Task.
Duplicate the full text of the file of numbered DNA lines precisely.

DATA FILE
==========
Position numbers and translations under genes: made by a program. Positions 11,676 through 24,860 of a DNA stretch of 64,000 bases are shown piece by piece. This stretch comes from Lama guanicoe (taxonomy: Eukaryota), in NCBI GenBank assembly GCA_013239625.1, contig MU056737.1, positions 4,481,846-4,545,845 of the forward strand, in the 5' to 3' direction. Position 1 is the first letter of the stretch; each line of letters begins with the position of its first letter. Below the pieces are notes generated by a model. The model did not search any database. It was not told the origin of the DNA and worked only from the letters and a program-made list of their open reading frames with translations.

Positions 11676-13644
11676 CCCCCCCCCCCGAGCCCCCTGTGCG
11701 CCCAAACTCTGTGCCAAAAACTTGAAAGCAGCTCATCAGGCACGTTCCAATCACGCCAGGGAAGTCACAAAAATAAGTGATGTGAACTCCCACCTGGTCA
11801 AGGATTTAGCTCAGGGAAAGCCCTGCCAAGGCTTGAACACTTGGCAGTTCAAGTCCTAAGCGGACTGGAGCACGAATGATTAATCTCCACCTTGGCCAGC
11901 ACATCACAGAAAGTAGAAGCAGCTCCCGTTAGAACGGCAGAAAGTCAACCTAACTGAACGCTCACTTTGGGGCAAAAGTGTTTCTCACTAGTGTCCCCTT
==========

Position numbers and translations under genes: made by a program. Positions 11,676 through 24,860 of a DNA stretch of 64,000 bases are shown piece by piece. This stretch comes from Lama guanicoe (taxonomy: Eukaryota), in NCBI GenBank assembly GCA_013239625.1, contig MU056737.1, positions 4,481,846-4,545,845 of the forward strand, in the 5' to 3' direction. Position 1 is the first letter of the stretch; each line of letters begins with the position of its first letter. Below the pieces are notes generated by a model. The model did not search any database. It was not told the origin of the DNA and worked only from the letters and a program-made list of their open reading frames with translations.

Positions 11676-13644
11676 CCCCCCCCCCCGAGCCCCCTGTGCG
11701 CCCAAACTCTGTGCCAAAAACTTGAAAGCAGCTCATCAGGCACGTTCCAATCACGCCAGGGAAGTCACAAAAATAAGTGATGTGAACTCCCACCTGGTCA
11801 AGGATTTAGCTCAGGGAAAGCCCTGCCAAGGCTTGAACACTTGGCAGTTCAAGTCCTAAGCGGACTGGAGCACGAATGATTAATCTCCACCTTGGCCAGC
11901 ACATCACAGAAAGTAGAAGCAGCTCCCGTTAGAACGGCAGAAAGTCAACCTAACTGAACGCTCACTTTGGGGCAAAAGTGTTTCTCACTAGTGTCCCCTT